Developers are trying to intimidate First Nations leaders and environmentalists. Bear Mountain owner Len Barrie and his top deputy Les Bjola have admitted to reporters that they "orchestrated" two violent confrontations, directing over a hundred Bear Mountain construction workers to disrupt a First Nations gathering at Spaet Cave in 2006 and a small rally on the highway in 2008. Encouraged by their bosses, the contractors swarmed both gatherings en masse and pushed, shoved, kicked, spat at and threatened native leaders and local conservationists. Their actions were captured by TV cameras, viewed by thousands on Youtube, and condemned by residents across the region.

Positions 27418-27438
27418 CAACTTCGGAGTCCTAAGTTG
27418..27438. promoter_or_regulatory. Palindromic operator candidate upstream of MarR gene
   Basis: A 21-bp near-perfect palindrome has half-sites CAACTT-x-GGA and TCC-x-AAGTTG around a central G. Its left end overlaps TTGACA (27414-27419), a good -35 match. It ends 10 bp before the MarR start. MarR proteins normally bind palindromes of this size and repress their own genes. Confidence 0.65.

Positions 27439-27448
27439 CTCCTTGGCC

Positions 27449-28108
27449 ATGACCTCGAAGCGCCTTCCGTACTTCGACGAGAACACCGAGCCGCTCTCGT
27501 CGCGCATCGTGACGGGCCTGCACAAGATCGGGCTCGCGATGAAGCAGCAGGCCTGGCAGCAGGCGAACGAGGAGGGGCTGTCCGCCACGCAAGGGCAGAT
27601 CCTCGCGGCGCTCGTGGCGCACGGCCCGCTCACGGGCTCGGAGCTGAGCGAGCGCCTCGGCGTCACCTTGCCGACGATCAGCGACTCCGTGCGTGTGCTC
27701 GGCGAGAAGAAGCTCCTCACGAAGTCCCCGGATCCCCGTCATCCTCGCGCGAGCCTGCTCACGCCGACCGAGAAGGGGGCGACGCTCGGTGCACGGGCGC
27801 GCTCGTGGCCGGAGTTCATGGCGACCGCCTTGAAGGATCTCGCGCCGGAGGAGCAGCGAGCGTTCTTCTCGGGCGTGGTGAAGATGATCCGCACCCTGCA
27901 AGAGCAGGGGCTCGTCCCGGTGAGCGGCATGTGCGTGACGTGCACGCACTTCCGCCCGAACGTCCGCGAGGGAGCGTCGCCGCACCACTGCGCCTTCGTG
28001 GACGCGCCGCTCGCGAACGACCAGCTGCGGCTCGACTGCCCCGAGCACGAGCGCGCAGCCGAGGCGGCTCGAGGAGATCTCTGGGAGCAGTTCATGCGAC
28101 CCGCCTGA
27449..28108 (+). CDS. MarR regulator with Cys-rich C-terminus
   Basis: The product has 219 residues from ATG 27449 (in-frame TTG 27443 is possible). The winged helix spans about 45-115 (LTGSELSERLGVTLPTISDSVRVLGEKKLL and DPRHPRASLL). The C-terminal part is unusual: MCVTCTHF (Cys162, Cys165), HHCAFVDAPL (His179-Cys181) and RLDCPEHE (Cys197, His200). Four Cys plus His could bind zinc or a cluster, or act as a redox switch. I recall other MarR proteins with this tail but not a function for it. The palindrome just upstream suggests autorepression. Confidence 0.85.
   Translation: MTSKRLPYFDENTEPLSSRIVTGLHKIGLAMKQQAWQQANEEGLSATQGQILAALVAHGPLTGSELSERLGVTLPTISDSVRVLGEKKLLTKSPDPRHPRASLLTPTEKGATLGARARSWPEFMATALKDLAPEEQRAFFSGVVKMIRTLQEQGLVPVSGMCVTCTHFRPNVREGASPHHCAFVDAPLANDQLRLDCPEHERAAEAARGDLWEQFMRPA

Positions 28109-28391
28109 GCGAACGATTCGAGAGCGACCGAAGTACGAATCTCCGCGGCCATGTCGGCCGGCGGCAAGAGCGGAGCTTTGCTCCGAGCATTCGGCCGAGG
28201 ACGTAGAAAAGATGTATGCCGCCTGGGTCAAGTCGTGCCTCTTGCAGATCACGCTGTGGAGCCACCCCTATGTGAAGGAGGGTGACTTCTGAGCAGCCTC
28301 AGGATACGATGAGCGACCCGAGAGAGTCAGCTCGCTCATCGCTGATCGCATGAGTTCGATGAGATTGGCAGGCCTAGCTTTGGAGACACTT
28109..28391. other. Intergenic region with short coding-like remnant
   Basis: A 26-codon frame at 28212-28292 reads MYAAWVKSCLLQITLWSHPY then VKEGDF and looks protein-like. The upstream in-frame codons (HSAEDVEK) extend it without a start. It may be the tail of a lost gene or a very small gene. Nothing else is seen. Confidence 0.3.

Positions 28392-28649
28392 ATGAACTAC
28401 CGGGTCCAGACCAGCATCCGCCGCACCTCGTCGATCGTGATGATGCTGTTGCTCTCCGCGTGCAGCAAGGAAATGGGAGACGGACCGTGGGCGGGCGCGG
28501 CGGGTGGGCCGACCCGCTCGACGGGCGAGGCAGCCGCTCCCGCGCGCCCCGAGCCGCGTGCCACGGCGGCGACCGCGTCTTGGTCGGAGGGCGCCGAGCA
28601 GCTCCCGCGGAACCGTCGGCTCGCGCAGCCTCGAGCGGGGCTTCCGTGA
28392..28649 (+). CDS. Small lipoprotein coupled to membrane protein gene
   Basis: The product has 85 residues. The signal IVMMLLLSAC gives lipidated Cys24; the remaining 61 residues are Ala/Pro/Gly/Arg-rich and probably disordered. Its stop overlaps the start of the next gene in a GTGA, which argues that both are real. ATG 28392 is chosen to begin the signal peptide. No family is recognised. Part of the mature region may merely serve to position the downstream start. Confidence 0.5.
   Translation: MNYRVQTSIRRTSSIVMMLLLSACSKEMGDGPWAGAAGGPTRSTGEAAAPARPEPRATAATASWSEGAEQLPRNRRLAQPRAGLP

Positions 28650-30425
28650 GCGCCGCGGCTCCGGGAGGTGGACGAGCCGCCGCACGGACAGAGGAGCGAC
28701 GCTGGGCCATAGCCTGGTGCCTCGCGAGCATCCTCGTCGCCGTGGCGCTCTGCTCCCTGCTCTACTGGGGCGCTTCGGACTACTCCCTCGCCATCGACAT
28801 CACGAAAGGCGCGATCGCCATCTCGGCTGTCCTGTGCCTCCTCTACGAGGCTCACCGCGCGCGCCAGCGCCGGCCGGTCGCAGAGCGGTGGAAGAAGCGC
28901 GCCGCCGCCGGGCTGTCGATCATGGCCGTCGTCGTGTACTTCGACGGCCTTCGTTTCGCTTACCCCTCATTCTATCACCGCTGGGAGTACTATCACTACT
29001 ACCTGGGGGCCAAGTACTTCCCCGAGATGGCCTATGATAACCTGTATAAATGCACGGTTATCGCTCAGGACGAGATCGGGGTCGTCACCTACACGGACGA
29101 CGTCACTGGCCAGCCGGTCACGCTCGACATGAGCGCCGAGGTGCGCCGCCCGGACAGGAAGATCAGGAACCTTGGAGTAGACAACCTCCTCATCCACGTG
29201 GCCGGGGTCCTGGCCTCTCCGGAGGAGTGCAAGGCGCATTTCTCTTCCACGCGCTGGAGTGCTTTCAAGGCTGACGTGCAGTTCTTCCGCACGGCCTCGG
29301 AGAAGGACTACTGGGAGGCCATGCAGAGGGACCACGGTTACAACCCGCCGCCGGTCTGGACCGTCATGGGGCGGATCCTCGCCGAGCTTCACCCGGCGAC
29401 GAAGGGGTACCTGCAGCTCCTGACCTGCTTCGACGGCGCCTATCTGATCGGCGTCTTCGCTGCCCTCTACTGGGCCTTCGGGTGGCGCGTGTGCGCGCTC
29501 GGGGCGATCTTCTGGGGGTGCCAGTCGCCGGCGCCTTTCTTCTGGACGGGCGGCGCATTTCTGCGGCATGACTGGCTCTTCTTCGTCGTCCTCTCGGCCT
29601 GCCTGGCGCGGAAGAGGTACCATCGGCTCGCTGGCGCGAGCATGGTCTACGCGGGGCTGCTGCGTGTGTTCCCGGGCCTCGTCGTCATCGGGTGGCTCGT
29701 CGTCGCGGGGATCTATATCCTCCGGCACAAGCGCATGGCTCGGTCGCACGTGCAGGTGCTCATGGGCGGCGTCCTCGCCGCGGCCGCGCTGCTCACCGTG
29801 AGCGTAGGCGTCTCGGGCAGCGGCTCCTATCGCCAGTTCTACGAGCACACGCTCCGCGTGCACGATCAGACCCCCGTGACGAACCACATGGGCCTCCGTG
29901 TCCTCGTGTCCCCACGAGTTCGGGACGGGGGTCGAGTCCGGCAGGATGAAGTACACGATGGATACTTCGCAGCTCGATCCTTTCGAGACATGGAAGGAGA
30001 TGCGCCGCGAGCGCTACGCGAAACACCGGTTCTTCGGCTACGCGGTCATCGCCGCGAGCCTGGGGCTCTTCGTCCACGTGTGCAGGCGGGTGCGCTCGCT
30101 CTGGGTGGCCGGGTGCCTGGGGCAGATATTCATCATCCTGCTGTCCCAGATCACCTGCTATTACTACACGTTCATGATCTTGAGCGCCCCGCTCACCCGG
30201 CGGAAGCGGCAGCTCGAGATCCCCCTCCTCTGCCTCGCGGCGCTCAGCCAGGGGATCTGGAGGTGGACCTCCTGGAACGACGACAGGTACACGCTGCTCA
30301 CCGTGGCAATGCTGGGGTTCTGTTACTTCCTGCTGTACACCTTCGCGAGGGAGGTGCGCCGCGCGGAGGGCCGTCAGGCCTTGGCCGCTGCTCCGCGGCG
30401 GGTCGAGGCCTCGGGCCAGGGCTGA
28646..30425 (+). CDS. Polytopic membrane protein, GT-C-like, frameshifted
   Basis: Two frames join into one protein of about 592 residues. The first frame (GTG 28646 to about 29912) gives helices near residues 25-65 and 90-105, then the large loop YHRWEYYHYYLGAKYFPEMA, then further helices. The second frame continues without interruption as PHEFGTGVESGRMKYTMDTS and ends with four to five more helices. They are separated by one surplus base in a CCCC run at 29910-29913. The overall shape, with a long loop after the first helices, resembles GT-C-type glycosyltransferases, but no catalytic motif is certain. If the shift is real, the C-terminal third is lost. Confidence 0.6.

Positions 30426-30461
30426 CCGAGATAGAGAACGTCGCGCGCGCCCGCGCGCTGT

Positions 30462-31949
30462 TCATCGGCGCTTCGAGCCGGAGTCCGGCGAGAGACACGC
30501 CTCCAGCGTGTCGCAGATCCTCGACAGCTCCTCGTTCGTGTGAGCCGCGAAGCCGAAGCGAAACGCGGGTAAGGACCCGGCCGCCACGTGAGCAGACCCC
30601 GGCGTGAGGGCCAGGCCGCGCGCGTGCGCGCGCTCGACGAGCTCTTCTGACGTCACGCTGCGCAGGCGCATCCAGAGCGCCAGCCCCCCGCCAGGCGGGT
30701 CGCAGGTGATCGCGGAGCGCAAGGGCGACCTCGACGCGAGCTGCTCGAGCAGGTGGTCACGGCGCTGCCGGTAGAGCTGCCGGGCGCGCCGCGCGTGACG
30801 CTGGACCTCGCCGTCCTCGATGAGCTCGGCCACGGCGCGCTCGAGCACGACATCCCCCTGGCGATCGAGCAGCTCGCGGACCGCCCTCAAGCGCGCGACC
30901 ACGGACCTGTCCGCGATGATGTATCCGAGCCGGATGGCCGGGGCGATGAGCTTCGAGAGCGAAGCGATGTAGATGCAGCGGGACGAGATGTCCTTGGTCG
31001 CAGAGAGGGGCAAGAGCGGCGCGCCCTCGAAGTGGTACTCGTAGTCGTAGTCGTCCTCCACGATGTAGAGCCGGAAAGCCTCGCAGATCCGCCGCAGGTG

In April 2008, after a full year of confrontation and months of delays to the start of interchange construction, local environmentalists launched the "Boycott Bare Mountain "campaign, selling T-shirts and bumper stickers, disclosing environmental risks and liabilities, and naming investors to the Hall of Shame. The boycott has already won the support of leading US and Canadian environmental groups.

"Non-traditional" financing

Normally, city road-building projects are funded by the Municipal Finance Authority. In this case, the City of Langford acknowledges that the road primarily benefits the Bear Mountain Resort, a private company. The city is applying for credit on behalf of the developers. This has led to a widespread perception that Langford is improperly conferring a benefit on a corporation, a charge that Langford mayor Stew Young denies.